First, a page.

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Air Pollution Decision May Delay Saving Lives

Monday's U.S. Supreme Court decision could delay a more permanent implementation of new air pollution rules for coal-fired power plants. The EPA says the new air pollution regulations would save thousands of lives a year. Photo courtesy of the Sierra Club.
Monday's U.S. Supreme Court decision could delay a more permanent implementation of new air pollution rules for coal-fired power plants. The EPA says the new air pollution regulations would save thousands of lives a year. Photo courtesy of the Sierra Club.
June 30, 2015

RICHMOND, Va. – A Supreme Court decision may have cast doubt on controls for mercury and other airborne toxins from power plants – but it didn't throw them out.

The high court decision could delay a permanent implementation of new air pollution rules, which the EPA says will save thousands of lives.

In a five-to-four decision, the court said the EPA should have considered the cost to industry earlier in the process of writing pollution limits.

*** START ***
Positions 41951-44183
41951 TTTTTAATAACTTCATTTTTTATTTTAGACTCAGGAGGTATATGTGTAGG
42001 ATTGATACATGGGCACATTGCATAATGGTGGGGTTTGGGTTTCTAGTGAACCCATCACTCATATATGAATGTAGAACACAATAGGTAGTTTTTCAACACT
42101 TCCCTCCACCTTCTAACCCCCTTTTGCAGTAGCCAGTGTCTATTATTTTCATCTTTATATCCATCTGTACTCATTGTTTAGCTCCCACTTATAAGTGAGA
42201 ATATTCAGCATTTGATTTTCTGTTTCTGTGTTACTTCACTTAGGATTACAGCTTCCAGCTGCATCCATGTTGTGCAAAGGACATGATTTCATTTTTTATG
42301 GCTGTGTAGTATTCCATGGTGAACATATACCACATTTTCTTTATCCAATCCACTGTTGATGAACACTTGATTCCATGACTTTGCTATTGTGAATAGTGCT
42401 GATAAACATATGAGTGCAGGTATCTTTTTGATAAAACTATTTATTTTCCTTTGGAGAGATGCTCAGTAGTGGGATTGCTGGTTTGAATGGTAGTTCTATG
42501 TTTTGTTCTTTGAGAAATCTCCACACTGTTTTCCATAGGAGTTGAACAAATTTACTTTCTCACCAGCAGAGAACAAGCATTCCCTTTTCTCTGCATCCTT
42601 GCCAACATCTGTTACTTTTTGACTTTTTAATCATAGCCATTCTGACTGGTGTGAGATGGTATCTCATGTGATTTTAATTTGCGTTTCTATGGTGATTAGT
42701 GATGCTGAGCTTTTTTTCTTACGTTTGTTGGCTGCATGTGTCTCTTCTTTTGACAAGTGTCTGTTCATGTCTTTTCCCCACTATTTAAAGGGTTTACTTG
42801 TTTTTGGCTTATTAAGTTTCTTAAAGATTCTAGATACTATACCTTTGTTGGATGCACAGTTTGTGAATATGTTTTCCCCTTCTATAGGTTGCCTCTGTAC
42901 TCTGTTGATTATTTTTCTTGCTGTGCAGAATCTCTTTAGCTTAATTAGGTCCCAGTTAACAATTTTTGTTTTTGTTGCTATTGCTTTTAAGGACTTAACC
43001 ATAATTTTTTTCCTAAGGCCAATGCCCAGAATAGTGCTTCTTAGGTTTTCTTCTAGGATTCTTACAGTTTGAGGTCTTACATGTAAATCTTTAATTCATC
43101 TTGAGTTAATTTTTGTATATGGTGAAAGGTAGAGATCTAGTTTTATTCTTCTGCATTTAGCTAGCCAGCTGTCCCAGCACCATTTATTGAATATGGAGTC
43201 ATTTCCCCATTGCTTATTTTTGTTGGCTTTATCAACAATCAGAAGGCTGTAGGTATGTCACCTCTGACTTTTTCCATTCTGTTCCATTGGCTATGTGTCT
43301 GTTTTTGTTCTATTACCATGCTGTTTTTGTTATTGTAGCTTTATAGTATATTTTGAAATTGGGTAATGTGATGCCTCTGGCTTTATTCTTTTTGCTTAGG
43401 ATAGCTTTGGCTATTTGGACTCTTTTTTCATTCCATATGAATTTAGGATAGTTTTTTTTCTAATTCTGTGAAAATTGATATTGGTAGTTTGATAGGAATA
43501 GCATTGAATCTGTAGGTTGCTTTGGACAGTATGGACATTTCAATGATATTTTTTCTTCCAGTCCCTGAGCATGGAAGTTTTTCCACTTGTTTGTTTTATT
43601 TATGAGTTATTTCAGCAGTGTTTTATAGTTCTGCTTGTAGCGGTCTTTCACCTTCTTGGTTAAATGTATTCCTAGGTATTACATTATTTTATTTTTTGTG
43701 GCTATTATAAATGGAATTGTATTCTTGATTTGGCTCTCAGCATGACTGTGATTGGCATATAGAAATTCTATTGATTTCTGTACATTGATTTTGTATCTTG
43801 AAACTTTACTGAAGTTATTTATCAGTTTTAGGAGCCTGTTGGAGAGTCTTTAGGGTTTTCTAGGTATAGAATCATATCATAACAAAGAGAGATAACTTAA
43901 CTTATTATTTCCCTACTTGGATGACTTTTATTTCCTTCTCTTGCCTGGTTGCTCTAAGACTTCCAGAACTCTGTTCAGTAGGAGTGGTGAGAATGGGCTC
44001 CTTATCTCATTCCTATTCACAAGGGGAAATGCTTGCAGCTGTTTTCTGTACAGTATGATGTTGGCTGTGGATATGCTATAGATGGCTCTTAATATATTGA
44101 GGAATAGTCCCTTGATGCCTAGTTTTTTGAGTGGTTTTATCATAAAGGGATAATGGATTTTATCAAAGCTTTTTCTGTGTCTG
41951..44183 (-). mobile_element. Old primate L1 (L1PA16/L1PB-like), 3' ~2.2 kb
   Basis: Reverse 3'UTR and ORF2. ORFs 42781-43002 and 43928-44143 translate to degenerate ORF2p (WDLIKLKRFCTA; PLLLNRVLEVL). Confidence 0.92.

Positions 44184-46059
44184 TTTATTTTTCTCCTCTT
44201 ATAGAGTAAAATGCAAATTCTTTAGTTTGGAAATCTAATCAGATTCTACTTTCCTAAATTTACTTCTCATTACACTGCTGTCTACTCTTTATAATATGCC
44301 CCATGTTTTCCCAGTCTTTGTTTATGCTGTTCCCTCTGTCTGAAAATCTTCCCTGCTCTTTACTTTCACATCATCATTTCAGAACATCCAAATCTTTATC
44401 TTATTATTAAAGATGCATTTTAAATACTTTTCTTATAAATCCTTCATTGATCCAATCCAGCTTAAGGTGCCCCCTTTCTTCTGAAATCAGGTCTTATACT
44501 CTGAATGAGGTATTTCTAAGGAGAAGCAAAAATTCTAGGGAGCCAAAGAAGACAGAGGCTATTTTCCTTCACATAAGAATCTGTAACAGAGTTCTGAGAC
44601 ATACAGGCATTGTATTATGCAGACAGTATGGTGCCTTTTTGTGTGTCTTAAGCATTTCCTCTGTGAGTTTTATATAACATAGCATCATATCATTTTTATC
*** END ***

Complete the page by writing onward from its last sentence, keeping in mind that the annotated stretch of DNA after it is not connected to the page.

Jim Pew, an attorney with Earthjustice, says whether or not the regulators documented it, the public will gain benefits of $3 to $9 for every $1 the protections cost. He says industry "propaganda" and legal arguments obscure that.

"Nobody is really disputing that this rule is going to save between 4,000 and 11,000 lives every year," he says. "To me, it really doesn't make sense that EPA would be unpopular for doing something that helps so many people."

The power and coal industries have argued the health-related savings are far less than the cost of compliance with the Mercury and Air Toxics Standards.

The air pollution rules have the greatest impact on coal-fired power plants. Some conservation groups say most coal plants have already adapted or taken new pollution limits into account, so it's unlikely the Supreme Court ruling will have a significant impact. Pew says the case may have been about the technicalities of the EPA's rule-making process, seen by some as a stall tactic by the energy industry.

"Everyone has known for decades that power plants are the worst toxic-emitters," he says. "The industry has been fighting tooth-and-nail against controlling its pollution, very successfully, for years. Even if they succeed in nothing but delaying these controls, they save a lot of money."

The Supreme Court sent the case back to a lower court for review. The rules went into effect in 2012, and will remain in effect pending action by the lower court.

Dan Heyman, Public News Service - VA